Events occurring between May 19 and Nov. 5, 1992 denoted a process of gradual separation (schism) that took place first within Bulgarian Orthodox Church's hierarchy and clergy, then within the laity. Both sides of the divided synod claimed to be the ruling body within the Church. The majority of parishes and parish priests within the Church, as well as two-thirds of the metropolitans and bishops, defended Patriarch Maxim and his synod while some leaders of the Priest Union, and UDF's government headed by Philip Dimitrov, seemed to support Pimen's side. Ongoing government intervention in the Bulgarian Orthodox Church's affairs apparently contributed to subsequent widening of the schism, resulting in further deterioration of ecclesiastical life and an increase in civil disorder.

After he became a bishop, Sabev gradually separated from the group which had consecrated him. He gave as his reason Pankratiy's and Kalinik's participation in ecumenical services, of which the more conservative Sabev disapproved. Not seeing "signs of repentance" from the side of metropolitans Kalinik and Pankratiy, Sabev separated from them and founded a new archbishopric in Ternovo. Subsequently, he lost much of his personal political influence; the ecclesiastical body he founded exists today, but with diminished influence. Several attempts at reuniting the two synods have not succeed. Most notable among these was an attempt in 1988, when the Panorthodox Council was convoked in Sofia. Orthodox patriarchs and archbishops from all over the world gathered in Sofia to try and resolve the schism within the Bulgarian Orthodox Church. The council recognized all of the consecrations effected by the alternative synod, invited all of the bishops to join Maxim's synod and declared the schism to be over. Metropolitans Pancratiy and Kalinik repented and returned to the earlier synod under Maxim, but Pimen remained in the schism until his death in 1999. Pimen's alternative synod continues to exist, although only a small group of clergy remain involved. After decisions of the State High Court, currently two different bodies under the name of Bulgarian Orthodox Church exist juridically. A third ecclesiastical body, known as "The Bulgarian Orthodox Church of the Old Calendar" also exists, but it is not in communion with either of the other two recognized church bodies.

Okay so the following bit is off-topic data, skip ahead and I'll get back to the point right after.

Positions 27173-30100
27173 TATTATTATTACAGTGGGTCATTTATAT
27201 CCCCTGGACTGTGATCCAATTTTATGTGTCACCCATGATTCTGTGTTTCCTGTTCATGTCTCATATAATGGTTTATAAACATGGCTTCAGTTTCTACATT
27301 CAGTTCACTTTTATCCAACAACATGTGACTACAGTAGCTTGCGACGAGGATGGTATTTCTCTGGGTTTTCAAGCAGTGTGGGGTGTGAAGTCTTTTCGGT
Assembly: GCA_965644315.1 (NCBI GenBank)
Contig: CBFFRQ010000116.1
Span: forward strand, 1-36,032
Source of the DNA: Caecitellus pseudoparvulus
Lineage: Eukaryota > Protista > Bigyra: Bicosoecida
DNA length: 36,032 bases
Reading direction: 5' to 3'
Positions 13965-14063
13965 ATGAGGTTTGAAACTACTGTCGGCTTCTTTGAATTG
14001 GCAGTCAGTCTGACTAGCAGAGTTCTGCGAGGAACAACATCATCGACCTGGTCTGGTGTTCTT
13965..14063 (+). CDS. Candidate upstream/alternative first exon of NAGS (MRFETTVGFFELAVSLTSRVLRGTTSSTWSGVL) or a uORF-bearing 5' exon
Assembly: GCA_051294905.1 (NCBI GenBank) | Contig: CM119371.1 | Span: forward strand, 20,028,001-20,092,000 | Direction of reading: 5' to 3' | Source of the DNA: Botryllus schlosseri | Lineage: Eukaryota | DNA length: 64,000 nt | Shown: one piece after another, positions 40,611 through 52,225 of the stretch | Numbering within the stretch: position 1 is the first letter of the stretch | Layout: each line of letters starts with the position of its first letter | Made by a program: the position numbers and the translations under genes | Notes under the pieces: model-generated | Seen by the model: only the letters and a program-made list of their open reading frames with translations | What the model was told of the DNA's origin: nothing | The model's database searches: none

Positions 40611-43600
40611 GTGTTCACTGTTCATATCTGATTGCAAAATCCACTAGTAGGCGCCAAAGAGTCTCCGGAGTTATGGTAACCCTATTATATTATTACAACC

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[m. youroukov]